Article of the Year Award for family sociologist Deni Mazrekaj
The Family section of the American Sociological Association (ASA) has judged the article by Assistant Professor Deni Mazrekaj the best article of the past three years. Deni studied the school results of children with same-sex parents.
Deni Mazrekaj, naturally, is “overjoyed”, as he tells us. “ASA is the largest sociology institute , and this is the first time someone outside the US has won this award.” He wrote the article ‘School Outcomes of Children Raised by Same-Sex Parents: Evidence from Administrative Panel Data’ with co-authors Kristof De Witte and Sofie Cabus.
Following children as they grow up
Deni’s article is special in that it is the first peek inside the school performance of children who were raised from birth in families with same-sex parents. Longitudinal data on 2,971 Dutch children made it possible to follow the children during their school career in both primary and secondary education. It is no coincidence that this study was done in the Netherlands, the first country to legalise same-sex marriage. “It has been possible since 2001 for same-sex parents in the Netherlands to marry and adopt children, so the children are old enough to map their entire school career. This is unique.”
Better school performance
And what did the study find? The cohort of children with same-sex parents perform better at school than do children with different-sex parents. Why is this so? This question takes us to Deni’s second achievement: the methodological contribution he has made with this article. “We tried, for the first time, to explain the causes of these disparities. They could be due to the higher socio-economic status that children of same-sex parents have on average. Adoption, for example, is an expensive and complex procedure. But even when correcting for this, these children perform better on average. What might be a factor is their parents being more motivated to have children. Of course, they require greater motivation.”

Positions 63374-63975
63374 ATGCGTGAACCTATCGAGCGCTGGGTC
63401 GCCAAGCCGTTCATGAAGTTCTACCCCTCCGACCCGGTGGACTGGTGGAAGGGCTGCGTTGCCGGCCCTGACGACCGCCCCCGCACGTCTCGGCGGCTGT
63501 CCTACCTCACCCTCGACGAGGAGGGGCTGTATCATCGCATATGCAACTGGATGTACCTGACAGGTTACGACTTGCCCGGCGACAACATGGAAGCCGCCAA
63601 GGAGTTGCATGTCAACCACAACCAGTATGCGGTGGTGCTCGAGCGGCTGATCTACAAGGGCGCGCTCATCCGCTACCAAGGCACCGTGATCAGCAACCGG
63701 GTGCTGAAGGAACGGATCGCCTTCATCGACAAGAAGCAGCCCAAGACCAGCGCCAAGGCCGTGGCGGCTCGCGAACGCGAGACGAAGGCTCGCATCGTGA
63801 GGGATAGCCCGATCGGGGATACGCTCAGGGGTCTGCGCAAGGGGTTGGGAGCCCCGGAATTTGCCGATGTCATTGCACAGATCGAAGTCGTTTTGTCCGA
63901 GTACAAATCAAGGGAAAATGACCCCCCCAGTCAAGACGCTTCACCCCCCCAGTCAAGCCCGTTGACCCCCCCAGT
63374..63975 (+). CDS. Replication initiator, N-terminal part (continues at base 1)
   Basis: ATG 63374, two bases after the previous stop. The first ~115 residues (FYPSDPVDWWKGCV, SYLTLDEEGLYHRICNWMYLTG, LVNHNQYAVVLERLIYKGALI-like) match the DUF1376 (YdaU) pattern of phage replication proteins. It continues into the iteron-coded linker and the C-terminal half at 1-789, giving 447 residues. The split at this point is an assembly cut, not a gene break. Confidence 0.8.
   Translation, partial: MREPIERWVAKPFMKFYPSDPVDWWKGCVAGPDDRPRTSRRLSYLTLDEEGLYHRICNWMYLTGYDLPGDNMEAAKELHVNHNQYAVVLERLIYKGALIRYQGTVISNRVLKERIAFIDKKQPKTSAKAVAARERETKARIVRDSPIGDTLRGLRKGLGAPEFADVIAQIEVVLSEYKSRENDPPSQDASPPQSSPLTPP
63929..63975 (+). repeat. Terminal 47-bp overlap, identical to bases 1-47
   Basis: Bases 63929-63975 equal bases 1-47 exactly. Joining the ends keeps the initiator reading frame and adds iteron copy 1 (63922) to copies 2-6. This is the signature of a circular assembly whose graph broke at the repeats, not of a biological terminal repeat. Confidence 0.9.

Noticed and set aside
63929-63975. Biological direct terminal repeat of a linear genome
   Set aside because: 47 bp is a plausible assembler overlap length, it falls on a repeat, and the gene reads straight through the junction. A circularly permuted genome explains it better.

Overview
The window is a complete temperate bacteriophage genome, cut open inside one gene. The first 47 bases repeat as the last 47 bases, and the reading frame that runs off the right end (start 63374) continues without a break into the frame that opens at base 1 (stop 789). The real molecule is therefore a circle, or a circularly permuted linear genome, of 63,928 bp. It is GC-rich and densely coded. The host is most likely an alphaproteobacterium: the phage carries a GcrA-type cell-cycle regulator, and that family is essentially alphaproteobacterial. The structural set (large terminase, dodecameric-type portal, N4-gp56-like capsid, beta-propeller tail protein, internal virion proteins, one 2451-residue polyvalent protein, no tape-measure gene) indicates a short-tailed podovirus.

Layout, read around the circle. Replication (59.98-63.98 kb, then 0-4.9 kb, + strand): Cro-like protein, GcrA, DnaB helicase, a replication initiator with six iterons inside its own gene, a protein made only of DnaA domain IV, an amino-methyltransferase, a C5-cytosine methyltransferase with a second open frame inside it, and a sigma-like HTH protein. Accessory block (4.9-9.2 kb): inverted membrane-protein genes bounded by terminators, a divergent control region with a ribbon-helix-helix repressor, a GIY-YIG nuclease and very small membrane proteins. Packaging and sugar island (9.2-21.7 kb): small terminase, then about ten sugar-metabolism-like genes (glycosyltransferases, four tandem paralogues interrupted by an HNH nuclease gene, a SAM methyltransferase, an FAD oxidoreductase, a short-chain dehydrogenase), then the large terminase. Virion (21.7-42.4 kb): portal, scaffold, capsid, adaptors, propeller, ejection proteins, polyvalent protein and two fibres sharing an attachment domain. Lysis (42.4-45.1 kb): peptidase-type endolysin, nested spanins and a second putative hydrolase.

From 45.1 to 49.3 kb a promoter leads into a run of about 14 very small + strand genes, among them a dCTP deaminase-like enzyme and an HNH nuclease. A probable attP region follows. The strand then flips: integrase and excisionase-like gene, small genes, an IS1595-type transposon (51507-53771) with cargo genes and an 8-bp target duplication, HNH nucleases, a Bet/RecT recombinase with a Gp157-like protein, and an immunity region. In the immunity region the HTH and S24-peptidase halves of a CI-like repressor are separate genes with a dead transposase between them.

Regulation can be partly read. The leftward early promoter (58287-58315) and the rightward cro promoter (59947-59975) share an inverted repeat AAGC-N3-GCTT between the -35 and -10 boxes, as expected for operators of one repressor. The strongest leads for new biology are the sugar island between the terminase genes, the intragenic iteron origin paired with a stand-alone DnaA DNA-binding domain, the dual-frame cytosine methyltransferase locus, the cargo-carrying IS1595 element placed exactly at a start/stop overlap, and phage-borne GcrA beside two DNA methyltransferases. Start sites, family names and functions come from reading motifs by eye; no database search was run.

After I had held a presentation about our study, I suddenly had a microphone from a Washington Post reporter in my face.
Last but not least: the article made a big splash. With over 160,000 downloads, it is one of the most-read articles to have been published in the American Sociological Review, says Deni. “We also received a lot of media attention. After I had held a presentation about our study, I suddenly had a microphone from a Washington Post reporter in my face. That made quite an impression, but also other media paid attention. CNN, The Boston Globe, UNILAD, The Independent, De Telegraaf... As many as forty news channels covered the study.”
More coming up
So what’s in the works? A party? “This Article of the Year Award is great for my academic career, of course. But I’ll probably have to skip the award ceremony in August. My wife is pregnant, so I want to stay with her. I think I’ll ask ASA if they would send the award in the post.”